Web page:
World Kidney Day is March 8

MORGANTOWN, W.Va. – In recognition of World Kidney Day, which falls on March 8, Oulimata K. Grossman, M.D., and Gaurav Nanda, M.D., pediatric nephrologists at WVU Medicine Children’s, are encouraging families to adopt low-salt diets to improve health and stave off high blood pressure in people of all ages.

Recent publications on high blood pressure in adults show that 15 to 30 percent of the U.S. adults who have high blood pressure are not aware of it. For children, high blood pressure is prevalent when they are overweight or obese, and is even higher in children with chronic kidney disease, those born prematurely, and those who have obstructive sleep apnea and related sleep disorders.

One non-pharmacological approach to lower blood pressure is to adopt the Dietary Approaches to Stop Hypertension (DASH) diet, which is high in fruits, vegetables, low-fat milk products, whole grains, fish, poultry, nuts, and lean read meats and low in sugar, sweets, and sodium.

“The number one complaint that we have heard from families and one that we all face is that whenever we go to the local grocery store, we cannot find low-salt products because they are not in stock or they are difficult to locate,” Dr. Grossman said. “If you have difficulty finding these items at the store, ask for help. A low-salt diet will help you manage your health and that of your children by controlling blood pressure.”

Dr. Nanda added, “We recommend a holistic family approach for low-salt and DASH diets. If adults eat healthy, the kids will follow them.”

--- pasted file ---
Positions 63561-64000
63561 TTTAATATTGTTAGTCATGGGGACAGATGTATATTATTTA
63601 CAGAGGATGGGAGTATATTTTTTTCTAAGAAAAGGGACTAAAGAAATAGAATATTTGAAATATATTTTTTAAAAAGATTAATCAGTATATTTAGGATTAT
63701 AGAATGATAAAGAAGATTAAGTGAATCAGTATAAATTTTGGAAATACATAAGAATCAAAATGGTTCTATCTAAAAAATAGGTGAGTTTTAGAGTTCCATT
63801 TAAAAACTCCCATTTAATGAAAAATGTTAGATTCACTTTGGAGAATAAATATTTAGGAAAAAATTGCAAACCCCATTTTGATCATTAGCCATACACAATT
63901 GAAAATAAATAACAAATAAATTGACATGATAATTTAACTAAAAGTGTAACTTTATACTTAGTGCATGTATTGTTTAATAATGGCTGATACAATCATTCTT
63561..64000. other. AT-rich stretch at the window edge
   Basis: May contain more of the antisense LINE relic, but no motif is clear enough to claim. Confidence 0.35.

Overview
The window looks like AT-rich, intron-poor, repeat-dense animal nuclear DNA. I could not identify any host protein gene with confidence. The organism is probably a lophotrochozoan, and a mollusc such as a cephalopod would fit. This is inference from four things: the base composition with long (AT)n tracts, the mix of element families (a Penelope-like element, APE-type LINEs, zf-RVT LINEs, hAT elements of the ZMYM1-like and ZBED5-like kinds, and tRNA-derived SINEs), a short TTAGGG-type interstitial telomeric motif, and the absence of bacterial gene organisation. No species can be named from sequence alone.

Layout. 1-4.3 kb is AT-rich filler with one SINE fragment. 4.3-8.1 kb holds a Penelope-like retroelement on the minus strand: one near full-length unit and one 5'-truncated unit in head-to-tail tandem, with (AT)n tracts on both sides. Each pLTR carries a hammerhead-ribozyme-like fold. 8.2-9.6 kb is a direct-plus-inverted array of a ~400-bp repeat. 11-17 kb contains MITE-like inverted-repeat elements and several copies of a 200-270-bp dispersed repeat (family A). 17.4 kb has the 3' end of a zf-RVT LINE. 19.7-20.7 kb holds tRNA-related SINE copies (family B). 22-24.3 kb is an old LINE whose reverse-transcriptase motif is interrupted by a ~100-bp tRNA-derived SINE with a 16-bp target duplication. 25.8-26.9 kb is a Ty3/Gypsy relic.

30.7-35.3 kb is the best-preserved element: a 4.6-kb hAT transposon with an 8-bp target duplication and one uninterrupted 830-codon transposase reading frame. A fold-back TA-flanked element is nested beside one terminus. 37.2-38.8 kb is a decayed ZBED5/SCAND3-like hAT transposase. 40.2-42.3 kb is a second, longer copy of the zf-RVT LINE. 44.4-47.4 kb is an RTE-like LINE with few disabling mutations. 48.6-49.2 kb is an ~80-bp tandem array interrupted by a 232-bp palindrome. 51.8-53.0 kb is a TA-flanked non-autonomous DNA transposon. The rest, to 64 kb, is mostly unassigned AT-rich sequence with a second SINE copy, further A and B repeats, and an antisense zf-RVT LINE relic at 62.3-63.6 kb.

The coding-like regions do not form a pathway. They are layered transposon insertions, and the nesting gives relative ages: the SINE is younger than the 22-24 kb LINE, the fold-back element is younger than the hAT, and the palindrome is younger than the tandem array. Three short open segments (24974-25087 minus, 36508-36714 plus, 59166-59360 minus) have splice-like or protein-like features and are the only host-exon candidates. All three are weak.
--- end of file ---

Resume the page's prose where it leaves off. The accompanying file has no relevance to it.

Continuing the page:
In addition to kidney disease, high blood pressure increases a person’s risk for heart attack, stroke, and chronic heart failure.

According to the Centers for Disease Control and Prevention, there are several steps in addition to a healthy diet that can help maintain normal blood pressure, including:

  • Getting your blood pressure checked regularly;
  • Maintaining a healthy weight;
  • Engaging in physical activity;
  • Limiting alcohol use;
  • Quitting smoking; and
  • Preventing or managing diabetes.

For more information on World Kidney Day, visit

WVU Medicine Children’s – currently located on the sixth floor of J.W. Ruby Memorial Hospital, WVU Medicine’s flagship hospital – provides maternal, infant, and pediatric care for West Virginia and the surrounding region, giving care to high-risk mothers, premature infants, and children with life-threatening conditions through adolescence to adulthood. In 2020, WVU Medicine Children’s will move into a new, eight-story tower and three-story ambulatory care center to be attached to Ruby Memorial. For more information, including ways to support the $60-million capital campaign for Children’s new home, visit

For more information: Angela Jones-Knopf, Manager of Media Relations, 304-285-7259